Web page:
The Central Bank is set on Thursday to impose a record fine on AIB and its EBS subsidiary for their roles in the State’s tracker mortgage scandal, The Irish Times has established.
While the size of the penalty is unclear, the banking group has set aside €70 million on its balance sheet to cover its “best estimate” of an expected fine resulting from an enforcement investigation that has been running since 2017.
“This is subject to uncertainty with a range of outcomes possible with the final outcome being higher or lower depending on finalisation of all matters associated with the investigation,” the bank said in its 2021 annual report.
The size of the provision dwarfs the regulator’s previous highest fine to date: a €38 million penalty was levied against Ulster Bank early last year to settle a tracker investigation against the UK-owned lender.
Spokesmen for the Central Bank and AIB declined to comment.
The tracker issue has so far cost AIB close to €600 million in refunds and compensation, legal fees and administrative expenses – in addition to the money set aside for a Central Bank fine.
More than 41,000 borrowers were affected by the industry-wide debacle going back to 2008, as Irish lenders wrongly denied customers their right to a cheap loan linked to the European Central Bank rate or put them on the wrong rate entirely. Irish banks have set aside €1.5 billion of provisions in recent years in relation to the tracker scandal.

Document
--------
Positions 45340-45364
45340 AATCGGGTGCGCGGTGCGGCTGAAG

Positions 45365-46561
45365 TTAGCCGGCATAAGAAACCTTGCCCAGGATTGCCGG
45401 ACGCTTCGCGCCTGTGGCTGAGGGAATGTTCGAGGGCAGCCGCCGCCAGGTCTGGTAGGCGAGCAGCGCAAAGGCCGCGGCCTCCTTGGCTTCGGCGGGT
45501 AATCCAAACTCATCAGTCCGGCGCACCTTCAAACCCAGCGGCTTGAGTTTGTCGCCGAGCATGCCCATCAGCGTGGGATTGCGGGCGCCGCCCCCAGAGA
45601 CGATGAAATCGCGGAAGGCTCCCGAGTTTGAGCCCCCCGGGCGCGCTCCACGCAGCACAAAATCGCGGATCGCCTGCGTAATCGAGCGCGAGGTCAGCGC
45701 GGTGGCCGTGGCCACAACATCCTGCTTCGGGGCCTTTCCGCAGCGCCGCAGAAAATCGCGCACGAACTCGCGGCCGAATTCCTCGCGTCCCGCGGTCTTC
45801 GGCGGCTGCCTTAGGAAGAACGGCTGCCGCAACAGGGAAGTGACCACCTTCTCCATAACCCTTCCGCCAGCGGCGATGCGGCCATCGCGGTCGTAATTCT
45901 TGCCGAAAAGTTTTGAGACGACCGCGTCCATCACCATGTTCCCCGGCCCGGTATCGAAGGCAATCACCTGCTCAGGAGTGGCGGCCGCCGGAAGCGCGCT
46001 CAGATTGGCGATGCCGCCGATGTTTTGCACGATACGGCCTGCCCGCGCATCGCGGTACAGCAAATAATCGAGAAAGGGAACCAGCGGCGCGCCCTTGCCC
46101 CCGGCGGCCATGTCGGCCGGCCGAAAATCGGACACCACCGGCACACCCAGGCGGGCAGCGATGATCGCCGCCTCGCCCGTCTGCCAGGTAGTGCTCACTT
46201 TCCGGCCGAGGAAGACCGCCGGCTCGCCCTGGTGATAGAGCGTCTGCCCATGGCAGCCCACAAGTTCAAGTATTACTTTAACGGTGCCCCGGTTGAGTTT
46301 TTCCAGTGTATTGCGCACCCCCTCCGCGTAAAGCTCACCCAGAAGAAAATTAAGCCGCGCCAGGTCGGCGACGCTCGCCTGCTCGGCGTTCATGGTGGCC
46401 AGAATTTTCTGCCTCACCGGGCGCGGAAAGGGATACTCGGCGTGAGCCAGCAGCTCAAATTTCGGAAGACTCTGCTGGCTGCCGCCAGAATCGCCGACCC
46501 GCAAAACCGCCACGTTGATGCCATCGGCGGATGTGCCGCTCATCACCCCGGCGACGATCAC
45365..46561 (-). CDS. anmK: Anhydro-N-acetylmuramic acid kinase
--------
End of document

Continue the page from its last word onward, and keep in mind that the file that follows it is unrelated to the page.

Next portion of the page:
The Central Bank has imposed almost €82 million of fines on four lenders in the past two years, including Permanent TSB and its former subprime unit Springboard Mortgages, KBC Bank Ireland and Ulster Bank, for their involvement in the biggest Irish banking overcharging episode.
AIB and Bank of Ireland have been the subjects of the last outstanding enforcement investigations. Bank of Ireland has never commented on the amount of money it has ring-fenced for an expected fine. However, it was sitting on €94 million of tracker-related provisions at the end of last year, including funds for an expected fine.
AIB chief executive Colin Hunt, who joined the bank in 2016 and took the helm three years ago, told The Irish Times in an interview in April that he wanted to see the regulatory investigation completed this year.
“My ambition is to do everything in my power to restore the reputation of AIB,” he said at the time, adding, that the resolution of the tracker mortgage issue was “critical to that ambition of mine”.